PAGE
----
The sculpture of Erythrai depends mainly on models from Miletus, although the torso of the kore shows influences from the islands of the eastern Aegean too. In all cases, however, these are works of local workshops.
Terracotta sculpture from Erythrai presents the usual types of eastern Greece,12 whereas the ivory statuettes of the 7th century BC are original works of local artists.13Amongst these works, following the models of the Daedalian sculpture, a woman statuette of the third quarter of the 7th century BC14 and three later heads with the roofed wig stand out.15 In contrast to that, an early ivory archaic kore is a work of an Ephesian workshop.16A bronze fibula in the form of a lion is a local orientalizing work,17whereas a bronze statue of a corpulent nude woman figure is an import from the East.18
The thriving city of Smyrna was conquered and destroyed around 600 BC by the Lydian king Alyates. It seems, however, that great sculpture had developed in the city many years before the destruction.19 During the end of the 7th century BC, two limestone monumental statues of lions of the Hittite type can be dated, as well as fragments of two male figures, all of them in natural size and probably being votive offerings in the sanctuary of Athena. The style of these sculptures is related to that of the capitals and other architectural parts from the temple of Athena, thus its creation from the same artisans is possible. One of the male heads is dated around 600 BC and reflects Attic models. The other head and the two fragmentary preserved lions can be dated slightly earlier, to the end of the 7th century BC. Two parts of the limestone frieze, representing a chariot race and lions, which initially probably decorated the altar of Athena, are also dated to the end of the 7th century BC.
The production of great sculpture continued in Smyrna also during the Early Archaic period (575-545 BC): two fragments of two different statues of dressed female figures, dated to the period 570-560 BC, as well as a woman head covered with a , bearing a , dated around 550 BC and being one of the finest works of Ionian sculpture, equal to analogous works from Miletus and Didyma,20 have been found. Around 530 BC two marble lying lions21 and a marble drainpipe in the form of a lion’s head can also be dated.22 The ivory works from Smyrna belong to the Late Daedalic period (640/630-620 BC). They comprise of a relief representing a “Mistress of the Beasts” (Pontia Theron), a hawk and a lion of Assyrian type,23 with which a bronze lion in Athens can be related.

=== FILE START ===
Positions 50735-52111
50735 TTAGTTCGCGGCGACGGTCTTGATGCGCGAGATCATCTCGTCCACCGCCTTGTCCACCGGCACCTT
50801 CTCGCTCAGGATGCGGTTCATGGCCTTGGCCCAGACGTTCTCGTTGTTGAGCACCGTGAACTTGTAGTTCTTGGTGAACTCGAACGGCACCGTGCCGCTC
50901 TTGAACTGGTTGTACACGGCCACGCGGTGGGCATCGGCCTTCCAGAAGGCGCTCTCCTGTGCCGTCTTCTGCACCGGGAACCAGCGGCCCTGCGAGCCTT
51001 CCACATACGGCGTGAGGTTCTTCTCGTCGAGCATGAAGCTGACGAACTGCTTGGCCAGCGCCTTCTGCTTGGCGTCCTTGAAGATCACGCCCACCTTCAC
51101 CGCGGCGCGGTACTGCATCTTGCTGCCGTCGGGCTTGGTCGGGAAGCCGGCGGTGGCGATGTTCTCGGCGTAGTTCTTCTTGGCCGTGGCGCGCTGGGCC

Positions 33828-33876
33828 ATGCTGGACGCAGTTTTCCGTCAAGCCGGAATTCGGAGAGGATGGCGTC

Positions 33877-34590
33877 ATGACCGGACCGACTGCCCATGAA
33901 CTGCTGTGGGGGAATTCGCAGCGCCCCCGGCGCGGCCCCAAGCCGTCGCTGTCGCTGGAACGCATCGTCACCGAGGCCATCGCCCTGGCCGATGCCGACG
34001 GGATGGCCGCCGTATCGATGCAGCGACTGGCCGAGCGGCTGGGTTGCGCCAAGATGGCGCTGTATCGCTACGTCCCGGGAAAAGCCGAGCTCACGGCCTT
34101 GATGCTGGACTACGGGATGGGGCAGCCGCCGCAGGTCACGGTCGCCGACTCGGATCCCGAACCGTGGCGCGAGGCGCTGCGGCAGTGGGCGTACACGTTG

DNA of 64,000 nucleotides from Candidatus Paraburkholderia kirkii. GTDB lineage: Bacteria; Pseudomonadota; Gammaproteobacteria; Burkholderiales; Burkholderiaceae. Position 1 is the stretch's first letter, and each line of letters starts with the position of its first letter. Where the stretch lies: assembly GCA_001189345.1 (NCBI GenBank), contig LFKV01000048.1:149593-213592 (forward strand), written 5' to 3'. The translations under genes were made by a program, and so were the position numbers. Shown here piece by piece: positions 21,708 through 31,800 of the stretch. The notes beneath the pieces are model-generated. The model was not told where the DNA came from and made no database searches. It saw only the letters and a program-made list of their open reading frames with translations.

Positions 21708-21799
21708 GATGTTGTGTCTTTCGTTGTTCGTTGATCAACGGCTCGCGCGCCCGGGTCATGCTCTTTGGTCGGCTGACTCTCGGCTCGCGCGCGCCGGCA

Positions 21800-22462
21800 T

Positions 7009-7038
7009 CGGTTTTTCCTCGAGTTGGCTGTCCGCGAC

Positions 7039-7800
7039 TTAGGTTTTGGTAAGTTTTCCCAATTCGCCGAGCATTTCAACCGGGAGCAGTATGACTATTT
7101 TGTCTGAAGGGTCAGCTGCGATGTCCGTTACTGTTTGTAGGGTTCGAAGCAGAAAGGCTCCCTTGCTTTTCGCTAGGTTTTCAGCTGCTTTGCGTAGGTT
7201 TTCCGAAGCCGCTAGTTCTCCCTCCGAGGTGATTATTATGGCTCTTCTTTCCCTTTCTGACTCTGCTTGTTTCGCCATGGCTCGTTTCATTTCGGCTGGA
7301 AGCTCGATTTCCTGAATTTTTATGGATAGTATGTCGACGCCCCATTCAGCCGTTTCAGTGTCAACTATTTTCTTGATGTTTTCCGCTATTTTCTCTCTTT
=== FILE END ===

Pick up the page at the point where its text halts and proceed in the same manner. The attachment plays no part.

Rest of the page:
A bronze statuette of a young man with a short tunic and a disproportionately large head standing still on his open legs is contemporary.24 A silver woman statuette from the second quarter of the 6th century with a corpulent, wide face and a tunic tied around the waist is very much influenced by Oriental art.25
From the important artistic centre of Clazomenai, mostly known for its painted sarcophagi, comes the upper torso and the head of a goddess seated on a throne (maybe Cybele) –an accidental find which is today exhibited in the Louvre- which belonged to a votive sculpture in the form of a small temple and is dated around 560 BC.26 This sculpture is made of limestone and represents a figure wearing a tunic with thick clear folds and an himation covering the head. It greatly resembles a similar work found near Miryna (570-560 BC). The relevance of the two works indicates that they probably come from the same workshop, while the fact they are both made of limestone suggests as a region of origin northern Ionia or Aeolis, where architects and sculptors during the first half of the 6th century BC were working exclusively on limestone and porous. A small temple with a seated Cybele of the third quarter of the 6th century is a clumsy work of lower quality.27
From Clazomenai comes also a late archaic limestone kore –today in Louvre- wearing a tunic and an oblique Ionian himation, according to the habit of the Aegean islands and holding a bird as an offer. It is a local work with heavy forms of circa 530 BC.28 Herodotus29 mentions a treasure of Clazomenai in Delphi, with which a frieze with a rich floral decoration,30 whose limestone fits the one of the sculptures of Clazomenai has been connected.
Two marble crouched lions from Teos, ready to attack their prey and with their heads turned to the side, were probably placed on tombs.31